Reno is a home renovation application I am helping to develop. An important part is a floorplanner which lets you design different room layouts. This includes your standard overhead view as well as recently added side elevaitons views.


We support bathrooms and bedrooms and are currently working on kitchens. One thing which became clear quickly is that it's very important that your kitchen units line up perfectly. No gaps!

So we need an intuitive method for making this happen. THe obvious answer is some form of snapping behaviour. As you drag an item around it should snap, or jump, to another nearby item (or wall) when it gets close enough. Chances are you'll be familiar with this concept already. Simple enough, but how do we implement it?

Floor planner Floor planner

I played around with a few ideas before settling on the following approach. A key simplifying assumption is that we oparate in 2D and that all our items are convex polygons. In fact, all our items are rectangles but the polygon assumption is all that is needed. Oh, and you should know that we allow items to overlap so there is no solid-body collision detection going on.

It's also important to handle items which are at arbitrary angles. While most rooms will be designed with items aligned with the walls, we allows items to be rotated and not every room's walls are at right angles to one another!

Floor planner

Ok, so we have these rectangles. And rectangles are made up of corners and edges. The rectangle in green is the one that is being dragged towards the black rectangle. We are going to project each corner of the green rectangle onto the edges of the other rectangle. We only show the edge closest to the green rectangle in the image below.

Floor planner

Some corners get projected onto the edge (solid blue line) while others get projected past the ends of the edge (dashed blue line). Only considering corners in the first group we then calculate the distance of the corner to the edge (black dashed line). These corners and associated distances are then stored as candidate corners for snapping.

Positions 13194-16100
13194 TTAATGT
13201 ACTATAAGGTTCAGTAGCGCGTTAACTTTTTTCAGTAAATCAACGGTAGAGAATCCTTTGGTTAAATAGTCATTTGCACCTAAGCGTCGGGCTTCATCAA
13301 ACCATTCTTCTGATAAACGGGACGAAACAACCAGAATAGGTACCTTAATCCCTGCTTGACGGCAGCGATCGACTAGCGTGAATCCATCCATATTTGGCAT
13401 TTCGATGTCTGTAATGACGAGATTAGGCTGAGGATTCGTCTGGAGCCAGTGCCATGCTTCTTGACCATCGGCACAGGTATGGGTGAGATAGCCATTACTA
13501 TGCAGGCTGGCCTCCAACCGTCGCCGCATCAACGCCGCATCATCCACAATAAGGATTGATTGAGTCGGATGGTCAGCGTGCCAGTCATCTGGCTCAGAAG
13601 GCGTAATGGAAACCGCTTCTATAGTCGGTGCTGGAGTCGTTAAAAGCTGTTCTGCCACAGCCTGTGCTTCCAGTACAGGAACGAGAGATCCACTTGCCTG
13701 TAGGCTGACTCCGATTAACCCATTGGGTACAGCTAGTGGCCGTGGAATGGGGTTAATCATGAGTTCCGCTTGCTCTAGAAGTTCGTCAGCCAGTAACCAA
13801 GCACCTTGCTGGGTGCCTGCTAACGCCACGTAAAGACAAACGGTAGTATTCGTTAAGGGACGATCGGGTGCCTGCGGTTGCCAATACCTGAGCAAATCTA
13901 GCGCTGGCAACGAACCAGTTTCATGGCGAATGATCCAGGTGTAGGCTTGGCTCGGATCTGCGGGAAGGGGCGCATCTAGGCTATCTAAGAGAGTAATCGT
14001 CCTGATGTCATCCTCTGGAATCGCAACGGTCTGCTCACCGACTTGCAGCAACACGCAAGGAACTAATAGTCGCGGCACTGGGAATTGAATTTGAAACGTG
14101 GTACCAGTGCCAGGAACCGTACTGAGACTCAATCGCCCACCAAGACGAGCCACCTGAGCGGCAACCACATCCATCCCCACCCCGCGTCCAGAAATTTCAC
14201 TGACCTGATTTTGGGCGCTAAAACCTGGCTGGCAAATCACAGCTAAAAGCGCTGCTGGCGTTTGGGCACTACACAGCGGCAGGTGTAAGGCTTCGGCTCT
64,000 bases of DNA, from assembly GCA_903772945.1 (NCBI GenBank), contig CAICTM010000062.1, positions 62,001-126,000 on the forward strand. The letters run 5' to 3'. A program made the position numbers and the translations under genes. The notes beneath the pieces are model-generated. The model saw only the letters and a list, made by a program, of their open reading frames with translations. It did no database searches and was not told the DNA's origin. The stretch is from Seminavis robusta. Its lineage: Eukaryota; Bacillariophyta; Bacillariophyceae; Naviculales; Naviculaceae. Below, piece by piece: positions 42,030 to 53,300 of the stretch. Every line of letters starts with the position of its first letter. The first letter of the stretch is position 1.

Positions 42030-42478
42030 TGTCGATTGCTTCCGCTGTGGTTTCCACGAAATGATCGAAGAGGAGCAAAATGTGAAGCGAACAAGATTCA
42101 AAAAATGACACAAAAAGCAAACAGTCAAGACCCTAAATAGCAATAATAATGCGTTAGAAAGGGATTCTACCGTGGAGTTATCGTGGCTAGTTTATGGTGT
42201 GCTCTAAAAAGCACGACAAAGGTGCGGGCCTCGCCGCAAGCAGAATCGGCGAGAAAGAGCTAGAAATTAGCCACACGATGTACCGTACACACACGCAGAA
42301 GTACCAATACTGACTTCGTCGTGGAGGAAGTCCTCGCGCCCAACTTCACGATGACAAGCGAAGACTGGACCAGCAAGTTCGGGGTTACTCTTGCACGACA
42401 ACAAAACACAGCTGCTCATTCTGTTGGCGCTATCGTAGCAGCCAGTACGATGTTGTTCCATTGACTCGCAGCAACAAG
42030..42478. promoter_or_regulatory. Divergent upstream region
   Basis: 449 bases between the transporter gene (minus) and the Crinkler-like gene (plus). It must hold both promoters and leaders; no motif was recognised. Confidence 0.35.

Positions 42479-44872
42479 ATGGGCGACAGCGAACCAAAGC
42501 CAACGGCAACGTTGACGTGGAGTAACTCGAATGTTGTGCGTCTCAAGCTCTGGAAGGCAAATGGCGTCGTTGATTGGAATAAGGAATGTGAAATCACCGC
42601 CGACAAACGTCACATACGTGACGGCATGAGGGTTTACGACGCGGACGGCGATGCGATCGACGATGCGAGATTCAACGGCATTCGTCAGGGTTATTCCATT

We repeat this process for all edges of the black rectangle. And then for all other items which we can potentially snap to. At this point we have a, potentially long, list of candidate corners along with distances. We find the smallest distance in this list and, as long it is less than the 'snapping threshold', we proceed to snap out green rectangle to the corresponding edge. To be precise we translate the green rectangle such that the chosen corner is at the point where its projection meets the edge.

You might have noticed that if we swap around the green and black in the above description we also get another set of corner/edge pairs which could be used for snapping. This is the case. The only difference is that we still must move the item which is being dragged. So in this case we move the current rectangle so that the projected point on its edge meets the corner of the other rectangle.

This sounds good but falls over in a common use-case. Consider placing an item in the corner of a room (the walls are representd by the black rectangles). Initially we snap to the top wall. As we drag the item to the right eventually we get close enough that we snap to the right wall instead. Another movement up has us snap to the top wall instead. This can lead to some jarring jumping around as you try to position an item in a corner. Worse than that, you're unlikely to ever get the object exactly in the corner because we only ever snap to a single other item. Room corners are made up of two items (walls) and so we never get the behaviour we want.

Floor planner

Could we snap to more than one other edge/corner? It turns out there is a much simpler option. We've considered these two cases so far:

  • corner/edge
  • edge/corner

What about corner/corner? You can picture, as we move an item into a corner of a room, one of its corners will naturally come close to the corner of the room.

Let's apply the same approach from earlier but only using corners. The calculations become even easier; just the distance between points. We then choose the smallest distance under the threshold. We also make sure the corner/corner rule is higher priority than the others.

Floor planner

So far this simple algorithm has been working well in internal testing. We expect to release this within the week and look forward to getting real-world feedback.

Just one final point. This is a very simple, naively implemented algorithm. This fits a lean, get-things-done, start-up approach. The main concern is performance. In particular, because we are comparing against every other edge and corner in the floorplan as the number of items increases so will performance suffer. This is something we'll monitor and if/when it becomes a problem we can augment the aglorithm with optimisations. There is plenty of scope to only consider other items if they are nearby. Some sort of spatial culling algorithm borrowed from game development (or perhaps something really stupid and simple will suffice?).